Overview of Learning Theories
Students are all individuals from different backgrounds and stature, as such all learn in different ways. Much study and research has been carried out by many philosophers, psychologists and great minds in the area of education of animals and humans from children to adults and indeed how they learn. Their findings, and time itself, has given us varied techniques to pass on knowledge and awareness to others. No learning style is the one that works for all as they all have pros and cons dependent upon the learner’s stage in life, background and motivation. To understand how they differ we need to investigate the theories and find how we can apply them, or components of, to our teachings or indeed the learners learning’s. I am going to investigate behaviourism, the cognitive approach and humanism and analyse if and where I apply these theories in my teaching practice. Learning Theories
The theory of behaviourism, as a learning model, defines learning as a change in behaviour and so the outcome is the focus of the teacher, if required change in behaviour is achieved then the student has learnt. Its implementation can be likened to that of experiments carried out on lab rats only the use of electric shocks and food are substituted with positive and negative reinforcement or punishment, the giving or withholding of a stimulus. The environment is managed and reflexive behaviour to stimulus is monitored, shaped and reinforced repeatedly until desired behavioural outcome is achieved. Puppies, babies and children learn well within this method as they live within your boundaries and accept the rules as presented and reinforced. Thought processes go unanalysed as the idea of behaviourism was proposed by Mr John B Watson, an American psychologist in the early 1900’s and back then brain activity or thought processes were deemed as immeasurable or unobservable. Since the birth of the idea, there have been several proponents of behaviourism as a learning model who have critiqued each other and researched further into the idea. Watson found inspiration from Ivan P Pavlov’s experiment which involved ringing a bell every time he was to feed a dog, eventually through association the dog would begin to salivate at the noise of the bell alone. Watson transferred the application of the theory to humans and carried out similar experiments with children employing a stimulus response environment. He believed by controlling the environment and reinforcing the responses of the child to given stimuli, he could promote any response or behaviour in given parameters. He believed that outcomes, or behavioural objectives shaped by positive reinforcement ensured repeat behaviour or behaviour modification. Edward Thorndike, another American educational psychologist became an instructor in psychology at Teachers College at Columbia University in1899 and worked there for the rest of his career till 1949, studying human learning and education. Thorndike, throughout his career, studied animal behaviour and learning processes leading him to the principle of the law of effect. This looked at a stimuli response model using animals and further on to connectionism, whereby a cat’s escape techniques and times from a selected puzzle box were monitored and measured. He was looking for answers in the way animals learn. Was it insight or purely trial and error? He found that the cat’s learning curves consistently showed gradual learning. Thorndike went on to complete his career using the knowledge and comparibles he had learnt focusing on adult learning and psychology, pioneering new testing methods and learning theories. Behavioural Learning Theorists:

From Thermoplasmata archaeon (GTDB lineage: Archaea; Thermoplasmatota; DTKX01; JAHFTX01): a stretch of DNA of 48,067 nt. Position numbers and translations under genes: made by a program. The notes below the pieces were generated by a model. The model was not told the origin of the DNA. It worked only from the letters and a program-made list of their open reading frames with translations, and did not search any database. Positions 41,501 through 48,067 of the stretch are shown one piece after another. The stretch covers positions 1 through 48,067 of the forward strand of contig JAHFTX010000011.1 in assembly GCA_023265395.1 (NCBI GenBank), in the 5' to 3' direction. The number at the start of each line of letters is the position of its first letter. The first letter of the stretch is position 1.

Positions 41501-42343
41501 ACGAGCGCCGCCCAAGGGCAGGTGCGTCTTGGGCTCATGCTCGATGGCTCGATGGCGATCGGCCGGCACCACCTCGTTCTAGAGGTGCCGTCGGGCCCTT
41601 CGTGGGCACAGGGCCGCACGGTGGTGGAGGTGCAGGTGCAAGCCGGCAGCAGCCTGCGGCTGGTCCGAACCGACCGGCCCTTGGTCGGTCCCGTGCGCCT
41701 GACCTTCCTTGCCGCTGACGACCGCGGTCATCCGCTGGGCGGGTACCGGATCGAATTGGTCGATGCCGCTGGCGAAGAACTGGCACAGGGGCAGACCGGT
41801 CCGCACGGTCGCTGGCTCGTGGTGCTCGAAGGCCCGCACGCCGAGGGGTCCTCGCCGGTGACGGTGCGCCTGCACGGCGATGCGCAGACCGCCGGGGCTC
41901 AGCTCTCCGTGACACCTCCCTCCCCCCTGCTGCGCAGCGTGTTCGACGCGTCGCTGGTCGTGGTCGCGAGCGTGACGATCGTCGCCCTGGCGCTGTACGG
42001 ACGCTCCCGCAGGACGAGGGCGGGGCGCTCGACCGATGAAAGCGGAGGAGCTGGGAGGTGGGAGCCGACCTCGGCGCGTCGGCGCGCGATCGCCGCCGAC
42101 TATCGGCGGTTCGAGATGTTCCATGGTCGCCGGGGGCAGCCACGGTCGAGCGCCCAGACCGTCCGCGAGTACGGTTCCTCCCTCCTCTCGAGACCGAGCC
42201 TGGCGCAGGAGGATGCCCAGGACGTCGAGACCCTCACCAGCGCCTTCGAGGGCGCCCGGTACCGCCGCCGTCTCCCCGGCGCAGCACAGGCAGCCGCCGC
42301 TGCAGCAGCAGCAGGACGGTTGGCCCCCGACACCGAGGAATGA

Thorndike, Pavlov, Watson, Guthrie, Hull, Tolman, Skinner.
This theory, and practitioners of it, believes that behaviorism takes all control away from the learner and merely invokes voluntary directed response to information received or cause. The...
Bibliography: DeCarvalho, R., (1991) Maslow and Carl Rogers, Lewiston, NY: Edwin Mellen Press.
Hartley, J. (1998) Learning and Studying. A research perspective, London: Routledge.
Petty, G,. (2001), Teaching Today, Cheltenham, UK. Nelson Thornes Ltd.
Reece, I., Walker, S., (2006) Teaching, training and learning, A practical guide. 6th Ed. Sunderland: Business Education Publishers Limited.
Tribe, C., (1982) Profile of Three Theories: Erikson, Maslow, and Piaget, Kendall/Hunt Publishing Co.
The Assessment Reform Group, Assessment for Learning: 10 principles http://www.qca.org.uk/qca_13440.aspx
Date accessed 13-01-09
The National Literacy Trust, Formative assessment/assessment for learning. http://www.literacytrust.org.uk/Database/assessment.html
Date accessed 13-01-09
Please join StudyMode to read the full document